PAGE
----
Rangel has been the face of the district for four decades. Then an ambitious preacher named Michael Walrond came along. Now they’re fighting over the future of America’s most symbolic black neighborhood.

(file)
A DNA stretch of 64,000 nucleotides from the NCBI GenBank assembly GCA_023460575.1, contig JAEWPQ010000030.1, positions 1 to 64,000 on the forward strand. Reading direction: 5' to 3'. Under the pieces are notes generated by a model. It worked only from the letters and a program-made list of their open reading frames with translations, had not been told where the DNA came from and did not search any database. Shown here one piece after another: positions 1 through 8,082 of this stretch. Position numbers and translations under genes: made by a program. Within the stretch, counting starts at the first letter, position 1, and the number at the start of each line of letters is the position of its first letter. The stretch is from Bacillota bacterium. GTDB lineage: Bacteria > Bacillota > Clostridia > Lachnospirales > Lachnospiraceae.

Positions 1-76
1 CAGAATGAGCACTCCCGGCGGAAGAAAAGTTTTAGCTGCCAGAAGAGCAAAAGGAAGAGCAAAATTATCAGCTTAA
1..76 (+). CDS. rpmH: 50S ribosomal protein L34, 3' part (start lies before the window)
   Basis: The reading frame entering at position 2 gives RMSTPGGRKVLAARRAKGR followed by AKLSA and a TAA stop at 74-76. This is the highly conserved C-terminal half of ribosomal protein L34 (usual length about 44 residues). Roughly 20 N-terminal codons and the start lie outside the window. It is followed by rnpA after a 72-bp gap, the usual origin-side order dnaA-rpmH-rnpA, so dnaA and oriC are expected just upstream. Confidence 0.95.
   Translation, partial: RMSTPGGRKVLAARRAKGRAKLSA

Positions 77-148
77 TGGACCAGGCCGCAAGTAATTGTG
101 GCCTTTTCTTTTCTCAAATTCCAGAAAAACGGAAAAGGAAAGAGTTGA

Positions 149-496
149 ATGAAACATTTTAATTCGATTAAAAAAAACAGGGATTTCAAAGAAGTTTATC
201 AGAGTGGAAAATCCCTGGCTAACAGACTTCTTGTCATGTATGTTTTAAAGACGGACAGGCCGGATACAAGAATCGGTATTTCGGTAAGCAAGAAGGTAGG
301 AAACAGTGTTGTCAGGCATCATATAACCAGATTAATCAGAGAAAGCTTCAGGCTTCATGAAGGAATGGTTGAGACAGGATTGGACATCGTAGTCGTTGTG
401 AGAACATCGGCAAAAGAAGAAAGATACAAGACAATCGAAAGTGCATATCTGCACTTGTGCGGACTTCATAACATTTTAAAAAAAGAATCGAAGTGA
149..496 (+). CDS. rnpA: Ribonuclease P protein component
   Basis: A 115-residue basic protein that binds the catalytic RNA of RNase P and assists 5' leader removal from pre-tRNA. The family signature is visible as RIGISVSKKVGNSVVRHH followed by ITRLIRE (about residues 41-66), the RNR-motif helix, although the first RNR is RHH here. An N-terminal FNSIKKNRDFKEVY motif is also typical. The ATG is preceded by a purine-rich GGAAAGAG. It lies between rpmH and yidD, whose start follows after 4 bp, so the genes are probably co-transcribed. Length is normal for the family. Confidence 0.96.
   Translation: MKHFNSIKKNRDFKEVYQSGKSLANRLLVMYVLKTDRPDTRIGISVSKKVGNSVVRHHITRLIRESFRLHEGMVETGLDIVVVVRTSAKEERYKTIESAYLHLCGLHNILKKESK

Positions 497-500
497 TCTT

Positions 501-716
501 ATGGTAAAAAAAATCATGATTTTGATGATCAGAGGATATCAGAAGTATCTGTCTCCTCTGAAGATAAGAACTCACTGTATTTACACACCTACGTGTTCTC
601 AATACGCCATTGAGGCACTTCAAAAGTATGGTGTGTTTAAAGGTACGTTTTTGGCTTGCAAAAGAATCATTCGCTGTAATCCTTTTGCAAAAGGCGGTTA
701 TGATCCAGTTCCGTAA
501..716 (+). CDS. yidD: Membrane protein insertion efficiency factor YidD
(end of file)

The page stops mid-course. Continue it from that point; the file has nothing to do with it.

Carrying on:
At 11:30 a.m. sharp, Walrond, who normally preaches in jeans, arrived at St. John’s in a dark suit and tie, his bald head cleanly shaved. As the 30 or so people took their seats and the smell of waffles, bacon and salmon croquettes wafted in from the kitchen, Butts introduced his guest. Then, for 15 minutes, Walrond spoke about the various efforts he began at his church — an educational and wellness center, a program that feeds children before school, a food pantry that sought to serve 20,000 families a year — that he would like to expand, if elected to the House. He talked about his concerns with the local schools, particularly co-location, the disputed practice of housing several schools in one building. Then he threw open the floor to questions.